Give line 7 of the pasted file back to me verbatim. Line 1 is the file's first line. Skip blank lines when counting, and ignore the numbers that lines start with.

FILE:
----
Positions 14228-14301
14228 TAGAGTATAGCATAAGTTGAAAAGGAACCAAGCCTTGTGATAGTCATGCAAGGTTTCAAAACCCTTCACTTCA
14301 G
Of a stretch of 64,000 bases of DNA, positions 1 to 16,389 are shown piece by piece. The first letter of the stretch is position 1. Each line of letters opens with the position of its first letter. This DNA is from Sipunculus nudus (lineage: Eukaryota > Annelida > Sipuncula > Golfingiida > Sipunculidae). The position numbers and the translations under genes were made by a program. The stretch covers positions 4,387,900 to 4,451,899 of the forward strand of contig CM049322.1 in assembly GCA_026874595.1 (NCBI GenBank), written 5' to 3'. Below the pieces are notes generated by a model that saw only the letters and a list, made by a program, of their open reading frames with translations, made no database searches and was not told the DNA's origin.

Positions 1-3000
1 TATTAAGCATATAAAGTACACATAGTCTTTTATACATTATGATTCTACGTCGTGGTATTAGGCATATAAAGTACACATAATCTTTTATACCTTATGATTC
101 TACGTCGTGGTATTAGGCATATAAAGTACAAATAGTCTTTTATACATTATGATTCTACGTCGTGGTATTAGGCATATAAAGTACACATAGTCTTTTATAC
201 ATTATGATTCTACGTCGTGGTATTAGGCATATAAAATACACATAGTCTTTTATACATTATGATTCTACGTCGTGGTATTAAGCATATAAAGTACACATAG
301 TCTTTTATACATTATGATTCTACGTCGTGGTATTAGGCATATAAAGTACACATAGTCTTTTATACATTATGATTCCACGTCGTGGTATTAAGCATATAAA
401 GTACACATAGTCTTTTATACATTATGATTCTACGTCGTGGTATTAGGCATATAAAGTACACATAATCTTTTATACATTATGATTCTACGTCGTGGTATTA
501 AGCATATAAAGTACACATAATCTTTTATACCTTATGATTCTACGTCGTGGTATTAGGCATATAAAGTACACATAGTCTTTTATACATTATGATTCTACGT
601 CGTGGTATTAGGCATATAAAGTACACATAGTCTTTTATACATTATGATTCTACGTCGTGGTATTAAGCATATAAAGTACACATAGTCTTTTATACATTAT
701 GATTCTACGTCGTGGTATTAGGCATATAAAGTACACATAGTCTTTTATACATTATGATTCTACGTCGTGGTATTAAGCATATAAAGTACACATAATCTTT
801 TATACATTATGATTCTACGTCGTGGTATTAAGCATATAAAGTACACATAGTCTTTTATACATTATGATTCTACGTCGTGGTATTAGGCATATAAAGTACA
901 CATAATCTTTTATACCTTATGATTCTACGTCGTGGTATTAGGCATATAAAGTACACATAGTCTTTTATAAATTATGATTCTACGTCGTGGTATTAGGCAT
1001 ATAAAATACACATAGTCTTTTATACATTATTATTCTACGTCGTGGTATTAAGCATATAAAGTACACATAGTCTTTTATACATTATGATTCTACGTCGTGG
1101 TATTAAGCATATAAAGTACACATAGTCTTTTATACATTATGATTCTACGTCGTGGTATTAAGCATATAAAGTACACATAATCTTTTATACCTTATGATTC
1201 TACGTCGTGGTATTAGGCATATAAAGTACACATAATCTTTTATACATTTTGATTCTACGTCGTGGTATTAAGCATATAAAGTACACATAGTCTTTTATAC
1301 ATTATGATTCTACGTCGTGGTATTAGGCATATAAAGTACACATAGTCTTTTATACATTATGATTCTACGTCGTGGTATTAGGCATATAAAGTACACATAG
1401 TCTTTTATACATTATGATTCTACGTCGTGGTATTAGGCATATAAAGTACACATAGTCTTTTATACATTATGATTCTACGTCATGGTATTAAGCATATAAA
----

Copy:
101 TACGTCGTGGTATTAGGCATATAAAGTACAAATAGTCTTTTATACATTATGATTCTACGTCGTGGTATTAGGCATATAAAGTACACATAGTCTTTTATAC